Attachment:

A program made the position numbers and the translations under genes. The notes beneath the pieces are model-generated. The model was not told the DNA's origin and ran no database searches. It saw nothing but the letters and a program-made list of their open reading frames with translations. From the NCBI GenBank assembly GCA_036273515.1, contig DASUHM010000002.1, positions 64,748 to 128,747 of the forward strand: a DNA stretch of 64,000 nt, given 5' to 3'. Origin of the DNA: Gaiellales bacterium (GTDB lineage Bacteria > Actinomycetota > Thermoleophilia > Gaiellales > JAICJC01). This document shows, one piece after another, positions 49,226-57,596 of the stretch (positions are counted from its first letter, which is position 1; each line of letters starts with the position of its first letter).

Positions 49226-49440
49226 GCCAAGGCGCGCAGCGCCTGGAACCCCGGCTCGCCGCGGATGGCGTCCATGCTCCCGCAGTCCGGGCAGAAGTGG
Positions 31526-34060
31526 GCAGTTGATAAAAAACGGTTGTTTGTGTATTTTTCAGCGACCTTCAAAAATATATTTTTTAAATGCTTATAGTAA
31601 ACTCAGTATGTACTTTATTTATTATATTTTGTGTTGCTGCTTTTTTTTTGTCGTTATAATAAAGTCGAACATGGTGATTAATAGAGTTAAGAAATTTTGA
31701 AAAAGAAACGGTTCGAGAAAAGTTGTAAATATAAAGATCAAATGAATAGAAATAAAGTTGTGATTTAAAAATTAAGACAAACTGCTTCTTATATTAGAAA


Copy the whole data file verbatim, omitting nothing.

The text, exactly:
A program made the position numbers and the translations under genes. The notes beneath the pieces are model-generated. The model was not told the DNA's origin and ran no database searches. It saw nothing but the letters and a program-made list of their open reading frames with translations. From the NCBI GenBank assembly GCA_036273515.1, contig DASUHM010000002.1, positions 64,748 to 128,747 of the forward strand: a DNA stretch of 64,000 nt, given 5' to 3'. Origin of the DNA: Gaiellales bacterium (GTDB lineage Bacteria > Actinomycetota > Thermoleophilia > Gaiellales > JAICJC01). This document shows, one piece after another, positions 49,226-57,596 of the stretch (positions are counted from its first letter, which is position 1; each line of letters starts with the position of its first letter).

Positions 49226-49440
49226 GCCAAGGCGCGCAGCGCCTGGAACCCCGGCTCGCCGCGGATGGCGTCCATGCTCCCGCAGTCCGGGCAGAAGTGG
Positions 31526-34060
31526 GCAGTTGATAAAAAACGGTTGTTTGTGTATTTTTCAGCGACCTTCAAAAATATATTTTTTAAATGCTTATAGTAA
31601 ACTCAGTATGTACTTTATTTATTATATTTTGTGTTGCTGCTTTTTTTTTGTCGTTATAATAAAGTCGAACATGGTGATTAATAGAGTTAAGAAATTTTGA
31701 AAAAGAAACGGTTCGAGAAAAGTTGTAAATATAAAGATCAAATGAATAGAAATAAAGTTGTGATTTAAAAATTAAGACAAACTGCTTCTTATATTAGAAA